My style has changed a lot over the years and this laminate media stand is one of the few modern (and low-end) pieces I have left. Well… apparently I have expensive taste because every media stand I found that I like costs a damn fortune. So, for now I decided to just do a quick makeover of the piece by swapping out the doors for more rustic ones that fit with the style of other pieces in my living room.

It always surprises me how some of my favorite DIY projects are the cheapest and easiest to complete! That definitely holds true for this super simple rustic makeover of my old laminate entertainment stand / media center — can you believe this makeover only cost about $12!!!??

Rustic media stand inspiration piece.

Ugh… can you believe this tv stand costs nearly $450…

Tools & Materials

This is what you’ll need:

Rustic Media Stand Makeover

modern media stand

Measure existing doors

All I did here was remove the original doors from my media stand and make replacements for them. The dimensions of my doors are immaterial as I doubt you have the same stand as mine. So, just remove your doors and carefully measure the length and width.

Cut wood to length

Now, you’ll need to cut your wood to make the same exact sized door as the one you removed. Easy enough, right?

Attach wood to make a frame

Connect wood to make a door frame

This is where the Kreg Jig comes in handy, as I was able to put the pieces together and connect them using pocket hole screws from behind. To make your joints stronger, you can apply some wood glue as well. Just make sure you wipe any excess with a damp rag so that it doesn’t affect the way your piece stains.

This photo shows a “frame” from a different project, but it’s the same principal. Just attach the wood pieces together with screws from the back to make a frame.

Minwax American Chestnut Stain

Sand, Stain/Paint, Seal

Once assembled, I sanded the frame and applied the stain (I used Minwax American Chestnut stain). Since I used a stain with polyurethane, I didn’t need to seal it. If you don’t use a combo stain like me, you should also seal the wood after the stain dries. Or, if you are painting the frame, simply paint it and once it dries you’re done. If you are looking for some creative painting ideas, I recommend you check out my posts on making your own chalk-style paint or this really cool dresser makeover using chalk paint and dark wax. If stain is more your thing, you can check out my tutorial on how to stain wood in absolutely any color you want!

InvisaFlow Metal Lock-In Gutter Guard

Cut, Paint & Attach Gutter Guards

Ok… now that we’re done painting/staining and it’s all dry, we’re going to attach the gutter screen to the inside of the frame. Measure the opening and cut the gutter screens a little bit longer and wider (about 1-2″) than your measurements. I used wire snips which made this way easier. If you want to paint your screen now is the time. Using spraypaint would be my recommendation for getting this done quickly.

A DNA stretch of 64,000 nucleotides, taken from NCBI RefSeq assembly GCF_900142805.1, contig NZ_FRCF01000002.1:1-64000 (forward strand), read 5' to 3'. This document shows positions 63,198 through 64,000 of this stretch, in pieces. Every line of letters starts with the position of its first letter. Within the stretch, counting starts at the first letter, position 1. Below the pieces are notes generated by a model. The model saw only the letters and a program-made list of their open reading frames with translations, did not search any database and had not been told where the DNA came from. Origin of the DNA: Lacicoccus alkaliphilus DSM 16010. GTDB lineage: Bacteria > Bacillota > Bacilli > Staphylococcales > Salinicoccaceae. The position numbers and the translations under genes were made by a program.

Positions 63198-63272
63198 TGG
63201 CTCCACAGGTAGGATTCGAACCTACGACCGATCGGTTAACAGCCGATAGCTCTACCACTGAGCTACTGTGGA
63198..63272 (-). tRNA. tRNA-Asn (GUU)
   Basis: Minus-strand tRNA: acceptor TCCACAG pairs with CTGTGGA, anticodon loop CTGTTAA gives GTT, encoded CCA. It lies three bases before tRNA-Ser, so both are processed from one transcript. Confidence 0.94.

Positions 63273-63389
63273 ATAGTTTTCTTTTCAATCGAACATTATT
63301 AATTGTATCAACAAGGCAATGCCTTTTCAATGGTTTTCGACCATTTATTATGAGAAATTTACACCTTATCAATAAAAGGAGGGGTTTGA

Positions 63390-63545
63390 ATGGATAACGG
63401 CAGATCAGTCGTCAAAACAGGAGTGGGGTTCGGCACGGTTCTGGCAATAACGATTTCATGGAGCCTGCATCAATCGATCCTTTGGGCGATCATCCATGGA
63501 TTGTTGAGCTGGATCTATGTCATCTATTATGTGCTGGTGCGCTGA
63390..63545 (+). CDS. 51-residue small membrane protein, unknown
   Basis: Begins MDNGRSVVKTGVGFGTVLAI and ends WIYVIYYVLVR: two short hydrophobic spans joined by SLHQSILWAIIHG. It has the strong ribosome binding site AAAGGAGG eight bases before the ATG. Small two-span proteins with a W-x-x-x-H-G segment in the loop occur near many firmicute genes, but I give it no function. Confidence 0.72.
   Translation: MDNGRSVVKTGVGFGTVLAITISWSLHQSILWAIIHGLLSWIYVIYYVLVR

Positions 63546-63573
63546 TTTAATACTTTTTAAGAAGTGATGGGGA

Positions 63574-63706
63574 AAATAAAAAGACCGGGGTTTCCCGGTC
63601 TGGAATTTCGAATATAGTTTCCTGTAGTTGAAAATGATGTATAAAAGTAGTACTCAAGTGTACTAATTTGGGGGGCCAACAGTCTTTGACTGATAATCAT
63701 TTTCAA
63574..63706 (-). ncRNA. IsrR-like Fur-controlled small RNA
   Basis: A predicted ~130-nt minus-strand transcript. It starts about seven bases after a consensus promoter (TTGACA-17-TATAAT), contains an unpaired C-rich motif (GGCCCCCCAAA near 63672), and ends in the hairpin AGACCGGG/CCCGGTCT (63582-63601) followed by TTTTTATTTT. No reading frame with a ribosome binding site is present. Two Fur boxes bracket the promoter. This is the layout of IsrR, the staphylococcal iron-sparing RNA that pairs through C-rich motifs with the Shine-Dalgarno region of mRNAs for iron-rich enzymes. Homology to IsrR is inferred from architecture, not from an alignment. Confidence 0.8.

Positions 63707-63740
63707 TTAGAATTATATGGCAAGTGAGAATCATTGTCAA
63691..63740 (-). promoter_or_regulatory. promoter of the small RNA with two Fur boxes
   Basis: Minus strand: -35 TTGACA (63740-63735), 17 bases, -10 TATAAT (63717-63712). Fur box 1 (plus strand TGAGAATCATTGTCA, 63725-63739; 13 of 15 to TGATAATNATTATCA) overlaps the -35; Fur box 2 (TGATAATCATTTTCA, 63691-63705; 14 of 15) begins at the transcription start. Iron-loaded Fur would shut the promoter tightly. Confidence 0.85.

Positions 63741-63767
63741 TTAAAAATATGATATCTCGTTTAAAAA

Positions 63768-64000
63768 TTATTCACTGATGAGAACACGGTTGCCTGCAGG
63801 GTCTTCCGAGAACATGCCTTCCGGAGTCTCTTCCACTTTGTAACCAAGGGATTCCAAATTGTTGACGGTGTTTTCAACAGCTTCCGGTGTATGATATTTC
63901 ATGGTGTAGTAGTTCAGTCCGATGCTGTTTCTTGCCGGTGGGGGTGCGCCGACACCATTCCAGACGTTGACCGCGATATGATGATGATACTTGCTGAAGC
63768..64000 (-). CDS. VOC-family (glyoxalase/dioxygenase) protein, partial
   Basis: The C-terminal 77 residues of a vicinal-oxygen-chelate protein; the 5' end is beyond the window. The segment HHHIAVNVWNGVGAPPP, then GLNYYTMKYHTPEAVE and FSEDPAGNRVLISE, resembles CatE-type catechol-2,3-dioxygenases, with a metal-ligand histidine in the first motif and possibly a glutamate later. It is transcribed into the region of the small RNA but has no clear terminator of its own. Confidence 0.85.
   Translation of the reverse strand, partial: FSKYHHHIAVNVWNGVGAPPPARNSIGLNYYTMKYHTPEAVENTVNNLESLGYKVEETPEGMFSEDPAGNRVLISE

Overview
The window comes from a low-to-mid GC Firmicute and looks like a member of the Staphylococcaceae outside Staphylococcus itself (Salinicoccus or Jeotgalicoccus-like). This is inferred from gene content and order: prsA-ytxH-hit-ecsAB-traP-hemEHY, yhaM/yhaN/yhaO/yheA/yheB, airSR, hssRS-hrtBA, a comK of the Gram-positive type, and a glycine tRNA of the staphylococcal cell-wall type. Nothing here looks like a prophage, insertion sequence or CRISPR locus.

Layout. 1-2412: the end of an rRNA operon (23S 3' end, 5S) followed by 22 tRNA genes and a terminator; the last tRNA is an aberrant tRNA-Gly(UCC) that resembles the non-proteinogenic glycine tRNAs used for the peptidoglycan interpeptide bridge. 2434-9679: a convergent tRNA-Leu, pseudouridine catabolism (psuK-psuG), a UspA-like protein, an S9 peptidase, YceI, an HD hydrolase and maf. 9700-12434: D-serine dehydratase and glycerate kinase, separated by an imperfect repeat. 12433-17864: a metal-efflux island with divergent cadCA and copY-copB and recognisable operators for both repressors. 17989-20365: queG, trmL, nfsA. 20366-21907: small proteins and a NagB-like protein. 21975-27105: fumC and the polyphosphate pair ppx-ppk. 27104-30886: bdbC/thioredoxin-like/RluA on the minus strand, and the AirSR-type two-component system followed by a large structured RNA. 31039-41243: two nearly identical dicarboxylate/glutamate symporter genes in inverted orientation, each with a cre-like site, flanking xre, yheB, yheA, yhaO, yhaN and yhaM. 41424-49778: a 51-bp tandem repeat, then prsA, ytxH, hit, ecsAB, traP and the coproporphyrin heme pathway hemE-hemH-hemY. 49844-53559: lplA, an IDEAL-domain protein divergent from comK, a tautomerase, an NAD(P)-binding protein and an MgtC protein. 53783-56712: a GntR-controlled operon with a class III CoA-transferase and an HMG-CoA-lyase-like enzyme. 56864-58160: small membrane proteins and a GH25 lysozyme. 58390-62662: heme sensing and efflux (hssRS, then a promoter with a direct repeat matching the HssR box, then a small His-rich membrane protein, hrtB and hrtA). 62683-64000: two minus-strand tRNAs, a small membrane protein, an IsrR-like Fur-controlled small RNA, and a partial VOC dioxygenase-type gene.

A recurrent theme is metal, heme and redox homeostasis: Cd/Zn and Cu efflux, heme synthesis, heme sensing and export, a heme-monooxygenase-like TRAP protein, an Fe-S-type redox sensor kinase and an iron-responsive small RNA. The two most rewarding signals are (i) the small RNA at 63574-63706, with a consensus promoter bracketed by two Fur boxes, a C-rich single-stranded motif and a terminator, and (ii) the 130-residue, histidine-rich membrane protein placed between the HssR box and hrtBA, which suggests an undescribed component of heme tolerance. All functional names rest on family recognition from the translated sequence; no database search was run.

To attach the screen to the frame, simply staple along the screen into the frame from the back. You don’t have to go crazy here… just a few staples to hold it into place should be fine.

rustic cabinet hardware

Add Hardware

Next, attach any new hardware or take the hardware from your old doors and transfer it onto your new rustic doors. You can find rustic cabinet hardware online, in the big box stores and even in the craft stores. If you are feeling really adventurous, you can even scour flea markets and vintage stores to get some unique pulls & hinges! You can purchase the 4 drawer pulls pictured for less than $20.

Hang your new doors

Hang your new doors

After attaching the hardware you should be able to simply hang/attach your new doors to your old media stand. And… that’s it — you’re done!


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Wrapping Up

Like I said, I love these types of projects that don’t cost a ton of money, take very little time and have a big impact. Although I’ll probably replace this new media stand at some point, at least for now spending $12 to update the one I have is money well spent. I’ve considered painting the rest of the media stand as well using some chalk paint, but I really don’t think it needs it.

If you have any questions or end up using my ideas to create your own rustic media stand, I’d like to hear from you in the comments below! Thanks for reading!

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